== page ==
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DOD Budget: Budgeting for Operation and Maintenance Activities (Testimony, 07/22/97, GAO/T-NSIAD-97-222).

GAO discussed the military services' budgeting for operation and
maintenance (O&M) activities, focusing on: (1) differences in the
services' budget estimates and obligations for some activities within
the services' O&M accounts; and (2) the flexibility the services have in
obligating O&M funds and congressional visibility over the movement of
those funds between various O&M activities.

GAO noted that: (1) the amounts the services obligate for O&M activities
rarely agree with the estimates reflected in the budget request and that
unplanned events often occur; (2) however, GAO's analysis of certain O&M
activities shows a pattern of differences between budget estimates for
some of the services' O&M activities and what the services obligate for
those O&M activities; (3) when such patterns consistently appear, GAO
questions whether the budget estimates accurately portray the services'
true needs; (4) the services have a great deal of flexibility as to how
they obligate O&M funds, and GAO recognizes the need for flexibility;
(5) however, Congress may wish to have greater visibility over
Department of Defense appropriations to identify and fully understand
variations-and recurring patterns among variations-between the services'
budget estimates and actual obligations; (6) greater visibility could
enhance and facilitate Congress' budget decision-making; and (7) whether
Congress decides to direct changes in the budget execution process
depends on the type of information that Congress believes it needs to
make its budget authorization and appropriation decisions.

--------------------------- Indexing Terms -----------------------------

 REPORTNUM:  T-NSIAD-97-222
     TITLE:  DOD Budget: Budgeting for Operation and Maintenance 
             Activities
      DATE:  07/22/97
   SUBJECT:  Budget administration
             Budgeting
             Future budget projections
             Presidential budgets
             Budget authority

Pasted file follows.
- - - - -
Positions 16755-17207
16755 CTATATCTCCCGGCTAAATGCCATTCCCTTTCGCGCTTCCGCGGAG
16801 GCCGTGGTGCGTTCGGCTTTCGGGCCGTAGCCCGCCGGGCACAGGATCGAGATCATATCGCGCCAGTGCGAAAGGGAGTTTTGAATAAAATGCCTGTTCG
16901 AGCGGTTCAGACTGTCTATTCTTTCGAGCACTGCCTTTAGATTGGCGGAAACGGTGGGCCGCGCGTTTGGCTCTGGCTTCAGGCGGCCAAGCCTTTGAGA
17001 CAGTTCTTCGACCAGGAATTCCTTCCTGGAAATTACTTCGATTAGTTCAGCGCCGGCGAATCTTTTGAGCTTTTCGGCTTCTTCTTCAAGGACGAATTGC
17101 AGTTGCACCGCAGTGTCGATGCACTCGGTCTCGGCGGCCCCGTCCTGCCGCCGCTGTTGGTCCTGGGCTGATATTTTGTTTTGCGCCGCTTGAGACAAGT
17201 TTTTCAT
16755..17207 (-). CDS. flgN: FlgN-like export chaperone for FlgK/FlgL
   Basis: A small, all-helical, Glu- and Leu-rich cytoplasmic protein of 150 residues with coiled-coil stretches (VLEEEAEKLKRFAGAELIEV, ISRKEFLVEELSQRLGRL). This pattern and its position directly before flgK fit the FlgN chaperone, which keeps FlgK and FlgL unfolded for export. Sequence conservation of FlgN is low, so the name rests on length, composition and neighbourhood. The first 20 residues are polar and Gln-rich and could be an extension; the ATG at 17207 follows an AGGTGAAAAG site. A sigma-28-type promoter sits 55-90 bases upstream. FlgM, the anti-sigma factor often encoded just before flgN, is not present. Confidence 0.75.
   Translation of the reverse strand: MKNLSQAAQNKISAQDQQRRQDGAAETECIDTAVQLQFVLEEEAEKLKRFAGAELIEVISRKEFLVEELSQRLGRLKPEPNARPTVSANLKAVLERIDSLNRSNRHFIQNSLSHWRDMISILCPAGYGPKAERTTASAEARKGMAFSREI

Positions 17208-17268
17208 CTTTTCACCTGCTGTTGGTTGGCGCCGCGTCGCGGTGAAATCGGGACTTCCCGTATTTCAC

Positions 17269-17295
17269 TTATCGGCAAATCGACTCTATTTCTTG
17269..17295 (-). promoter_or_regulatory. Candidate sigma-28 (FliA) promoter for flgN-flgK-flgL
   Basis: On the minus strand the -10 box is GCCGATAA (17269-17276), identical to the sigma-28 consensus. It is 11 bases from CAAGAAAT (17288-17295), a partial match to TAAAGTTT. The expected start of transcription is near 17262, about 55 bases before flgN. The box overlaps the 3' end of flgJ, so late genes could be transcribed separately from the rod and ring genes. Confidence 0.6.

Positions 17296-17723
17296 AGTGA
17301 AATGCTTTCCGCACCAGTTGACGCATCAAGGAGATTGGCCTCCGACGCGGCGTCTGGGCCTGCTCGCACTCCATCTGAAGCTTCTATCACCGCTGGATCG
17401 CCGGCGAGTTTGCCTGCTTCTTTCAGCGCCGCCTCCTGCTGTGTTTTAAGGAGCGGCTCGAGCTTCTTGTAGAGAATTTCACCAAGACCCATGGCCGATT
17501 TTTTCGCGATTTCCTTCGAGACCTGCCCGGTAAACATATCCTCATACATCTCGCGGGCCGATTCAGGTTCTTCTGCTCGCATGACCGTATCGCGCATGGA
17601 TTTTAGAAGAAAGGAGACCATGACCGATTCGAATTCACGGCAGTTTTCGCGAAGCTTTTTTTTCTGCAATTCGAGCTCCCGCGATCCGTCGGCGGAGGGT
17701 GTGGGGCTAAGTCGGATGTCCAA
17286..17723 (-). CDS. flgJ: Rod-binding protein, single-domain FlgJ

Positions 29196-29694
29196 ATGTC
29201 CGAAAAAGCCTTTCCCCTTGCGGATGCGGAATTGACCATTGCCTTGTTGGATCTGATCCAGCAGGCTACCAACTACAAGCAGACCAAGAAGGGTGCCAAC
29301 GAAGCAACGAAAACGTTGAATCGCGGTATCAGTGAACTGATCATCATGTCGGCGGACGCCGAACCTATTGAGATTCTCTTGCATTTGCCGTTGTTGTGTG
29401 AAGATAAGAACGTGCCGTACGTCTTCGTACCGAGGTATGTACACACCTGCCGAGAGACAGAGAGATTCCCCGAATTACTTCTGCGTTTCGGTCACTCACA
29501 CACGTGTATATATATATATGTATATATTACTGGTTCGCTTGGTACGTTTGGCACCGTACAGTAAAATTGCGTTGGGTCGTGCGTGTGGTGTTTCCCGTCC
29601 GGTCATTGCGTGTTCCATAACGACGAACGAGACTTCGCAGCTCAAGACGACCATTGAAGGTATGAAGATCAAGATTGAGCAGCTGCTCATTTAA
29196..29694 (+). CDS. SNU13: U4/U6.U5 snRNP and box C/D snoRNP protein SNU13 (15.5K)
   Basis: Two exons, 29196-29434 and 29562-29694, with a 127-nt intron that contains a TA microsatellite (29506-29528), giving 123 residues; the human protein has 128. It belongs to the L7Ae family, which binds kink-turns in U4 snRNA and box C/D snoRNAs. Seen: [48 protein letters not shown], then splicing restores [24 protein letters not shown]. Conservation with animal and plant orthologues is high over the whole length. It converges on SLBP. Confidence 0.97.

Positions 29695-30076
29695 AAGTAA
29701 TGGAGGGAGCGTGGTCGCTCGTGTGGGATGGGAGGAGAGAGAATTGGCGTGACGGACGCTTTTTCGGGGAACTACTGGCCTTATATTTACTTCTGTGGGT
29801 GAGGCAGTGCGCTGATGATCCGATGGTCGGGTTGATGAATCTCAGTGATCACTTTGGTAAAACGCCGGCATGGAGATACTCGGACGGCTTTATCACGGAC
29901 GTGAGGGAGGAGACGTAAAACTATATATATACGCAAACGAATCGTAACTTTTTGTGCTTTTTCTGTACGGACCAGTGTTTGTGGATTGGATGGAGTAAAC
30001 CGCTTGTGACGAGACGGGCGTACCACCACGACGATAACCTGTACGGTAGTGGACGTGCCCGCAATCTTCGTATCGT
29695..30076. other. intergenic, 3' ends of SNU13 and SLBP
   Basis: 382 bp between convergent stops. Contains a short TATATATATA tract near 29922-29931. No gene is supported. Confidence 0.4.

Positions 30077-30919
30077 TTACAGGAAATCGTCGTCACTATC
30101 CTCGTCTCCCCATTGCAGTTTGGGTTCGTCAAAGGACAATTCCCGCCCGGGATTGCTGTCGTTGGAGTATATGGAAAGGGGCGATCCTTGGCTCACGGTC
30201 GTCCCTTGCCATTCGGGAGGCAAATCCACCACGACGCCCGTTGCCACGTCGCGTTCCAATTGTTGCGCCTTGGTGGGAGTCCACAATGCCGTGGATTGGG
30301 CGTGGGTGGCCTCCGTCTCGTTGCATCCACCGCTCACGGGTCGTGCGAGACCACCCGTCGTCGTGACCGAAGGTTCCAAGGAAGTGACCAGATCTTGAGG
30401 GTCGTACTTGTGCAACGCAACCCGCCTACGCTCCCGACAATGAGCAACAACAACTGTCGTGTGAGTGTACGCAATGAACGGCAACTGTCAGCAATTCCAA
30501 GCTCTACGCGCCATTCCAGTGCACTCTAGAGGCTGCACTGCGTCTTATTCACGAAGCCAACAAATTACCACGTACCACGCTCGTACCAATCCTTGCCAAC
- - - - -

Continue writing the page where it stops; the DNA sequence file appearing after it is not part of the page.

Military appropriations
             Budget obligations
             Reprogramming of appropriated funds
             Military budgets
             Maintenance costs
IDENTIFIER:  DOD Overseas Contingency Operations Transfer Fund
             
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Cover
================================================================ COVER


Before the Subcommittee on Military Readiness, Committee on National
Security, House of Representatives

For Release on Delivery
Expected at
2:00 p.m., EDT
Tuesday,
July 22, 1997

DOD BUDGET - BUDGETING FOR
OPERATION AND MAINTENANCE
ACTIVITIES

Statement of Sharon A.  Cekala, Associate Director, Military
Operations and Capabilities Issues, National Security and
International Affairs Division

GAO/T-NSIAD-97-222

GAO/NSIAD-97-222t

DOD Budget

(703216)


Abbreviations
=============================================================== ABBREV

  DOD - Department of Defense
  O&M - operation and maintenance

============================================================ Chapter 0

Mr.  Chairman and Members of the Subcommittee: 

I appreciate the opportunity to be here today to discuss our work on
the military services' budgeting for operation and maintenance (O&M)
activities.\1 The O&M appropriation provides the services with funds
to carry out day-to-day activities such as the recruitment and
fielding of a trained and ready force, equipment maintenance and